Sometimes I wonder how far I’m willing you go for a friend. One Saturday afternoon I got my answer after receiving back to back phone messages. One was a text from an old college friend in Detroit. In his message he stated his son Daniel (whom I’d never met) got stopped by police near Battle Creek on his way back to Chicago, and asked me to call him. The other message was a voicemail from Daniel himself, who said he was at the police station, that his car had been impounded, and needed help. I left the house immediately. What happened next unsettled me.
On the way to the station, my mind became clouded by what help meant. I started feeling uncomfortable. In the years since graduating college, I only saw my friend a few times in the fall at Michigan State football tailgates, and I didn’t know his young adult son at all. What were my friend’s expectations about what I should/could do? What kind of person was Daniel? Why was he stopped and his car impounded?
I began calculating the potential cost to me for this ‘rescue’ mission – in terms of both money and reputation. Should I post his bail and pay the impound fee to get him back home? Then there was the unknown ‘price’ of getting involved, not to mention all the time it might take.
Then I remembered a few things: a person I call friend asked for help; the help was for his son. I have a son too. This young man was alone, in a strange place, in trouble, and I had the ability to help. Things became clear again. I stopped speculating, decided to get the facts and then work the problem. And I would do whatever I could to help. But things took a turn when I arrived.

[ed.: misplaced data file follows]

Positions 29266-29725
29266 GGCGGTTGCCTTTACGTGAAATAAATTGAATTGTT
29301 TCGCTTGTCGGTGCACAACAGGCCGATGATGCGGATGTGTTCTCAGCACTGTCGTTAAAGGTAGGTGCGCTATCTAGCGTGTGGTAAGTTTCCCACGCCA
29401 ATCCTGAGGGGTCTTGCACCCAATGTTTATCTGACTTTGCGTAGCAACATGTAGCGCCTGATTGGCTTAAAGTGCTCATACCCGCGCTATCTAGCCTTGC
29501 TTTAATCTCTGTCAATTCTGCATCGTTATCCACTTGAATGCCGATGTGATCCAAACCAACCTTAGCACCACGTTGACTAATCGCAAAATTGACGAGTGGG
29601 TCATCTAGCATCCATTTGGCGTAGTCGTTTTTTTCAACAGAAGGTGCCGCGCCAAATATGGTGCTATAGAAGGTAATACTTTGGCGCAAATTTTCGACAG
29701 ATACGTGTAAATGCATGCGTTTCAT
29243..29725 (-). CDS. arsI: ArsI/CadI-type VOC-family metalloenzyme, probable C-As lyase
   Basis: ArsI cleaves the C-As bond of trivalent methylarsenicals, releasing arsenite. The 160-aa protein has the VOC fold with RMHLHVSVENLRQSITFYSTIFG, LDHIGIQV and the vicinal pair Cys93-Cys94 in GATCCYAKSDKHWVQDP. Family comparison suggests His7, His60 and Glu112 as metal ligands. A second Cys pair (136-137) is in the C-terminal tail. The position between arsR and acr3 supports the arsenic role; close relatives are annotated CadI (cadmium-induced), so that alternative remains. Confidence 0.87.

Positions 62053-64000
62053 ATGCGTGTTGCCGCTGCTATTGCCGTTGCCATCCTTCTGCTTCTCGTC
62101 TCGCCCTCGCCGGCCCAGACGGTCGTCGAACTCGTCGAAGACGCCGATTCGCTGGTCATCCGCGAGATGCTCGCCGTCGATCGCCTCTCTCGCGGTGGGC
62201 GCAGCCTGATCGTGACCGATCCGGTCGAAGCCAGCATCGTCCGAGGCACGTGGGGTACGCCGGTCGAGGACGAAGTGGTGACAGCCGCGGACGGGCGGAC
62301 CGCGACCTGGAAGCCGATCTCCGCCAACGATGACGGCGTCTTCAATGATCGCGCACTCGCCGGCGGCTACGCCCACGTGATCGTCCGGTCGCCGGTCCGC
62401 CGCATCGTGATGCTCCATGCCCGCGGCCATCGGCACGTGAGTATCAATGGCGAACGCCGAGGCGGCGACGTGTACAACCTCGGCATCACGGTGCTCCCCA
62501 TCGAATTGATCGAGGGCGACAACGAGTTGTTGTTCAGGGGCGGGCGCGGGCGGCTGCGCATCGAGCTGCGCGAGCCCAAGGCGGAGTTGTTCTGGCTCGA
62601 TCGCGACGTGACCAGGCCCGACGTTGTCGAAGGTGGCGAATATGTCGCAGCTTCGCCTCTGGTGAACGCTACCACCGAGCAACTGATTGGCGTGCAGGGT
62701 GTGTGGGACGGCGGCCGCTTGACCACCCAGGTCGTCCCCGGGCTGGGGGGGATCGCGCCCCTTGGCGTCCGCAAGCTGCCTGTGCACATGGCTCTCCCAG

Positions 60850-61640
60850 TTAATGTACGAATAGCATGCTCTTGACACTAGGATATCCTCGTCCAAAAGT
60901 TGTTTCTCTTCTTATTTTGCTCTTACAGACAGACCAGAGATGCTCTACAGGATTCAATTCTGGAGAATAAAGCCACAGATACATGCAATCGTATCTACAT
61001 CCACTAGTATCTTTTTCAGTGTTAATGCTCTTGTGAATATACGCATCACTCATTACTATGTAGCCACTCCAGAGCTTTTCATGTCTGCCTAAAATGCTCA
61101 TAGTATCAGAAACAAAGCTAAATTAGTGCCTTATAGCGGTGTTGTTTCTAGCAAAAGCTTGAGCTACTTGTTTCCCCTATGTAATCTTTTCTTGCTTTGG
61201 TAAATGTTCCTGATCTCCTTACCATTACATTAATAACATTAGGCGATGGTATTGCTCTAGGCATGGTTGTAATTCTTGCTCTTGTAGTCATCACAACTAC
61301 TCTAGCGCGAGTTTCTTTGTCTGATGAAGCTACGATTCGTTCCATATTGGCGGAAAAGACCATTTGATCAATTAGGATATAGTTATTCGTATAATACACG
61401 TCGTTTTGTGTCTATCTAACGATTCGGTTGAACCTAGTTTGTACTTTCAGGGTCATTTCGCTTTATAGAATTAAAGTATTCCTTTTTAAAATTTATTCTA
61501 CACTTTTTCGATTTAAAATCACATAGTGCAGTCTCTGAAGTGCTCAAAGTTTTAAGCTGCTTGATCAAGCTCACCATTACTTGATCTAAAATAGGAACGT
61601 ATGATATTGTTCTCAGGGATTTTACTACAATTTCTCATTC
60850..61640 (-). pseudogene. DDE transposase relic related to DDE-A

Daniel was gone. He had taken a taxi to an impound yard in nearby Marshall. About 15 minutes later I met him there for the first time. There I learned he was not the vehicle’s registered owner, so Daniel could not get the car back. However, with a bit of coaxing and some paperwork that included receiving a faxed letter from the car’s owner, we were allowed to retrieve Daniel’s book bag, which he was desperate for since it contained an important paper that was due the next day in class.
I also learned Daniel was a second year law student. He had not been arrested. The vehicle had been impounded for unpaid tickets and not contraband, as I dreaded. Why he was pulled over in the first place remained fuzzy; he said the deputy told him he was driving too long in the fast lane and that his brake lights were going on and off, or something like that.
Because of the red tape involved in retrieving his book bag, I ended up spending the rest of the afternoon with Daniel. And before he departed by bus to Chicago, we enjoyed talking across a range of topics. Helping Daniel was one of my most enriching experiences this year and it didn’t cost me a dime. (Well, the gas to Marshall and bill for lunch.)
The unsettling part about that day was my second-guessing the decision to help my friend. Although it had been brief, why had I let doubt creep into my mind about helping my friend? Was it merely a matter of me being on guard against people using you or something else? What would you have done?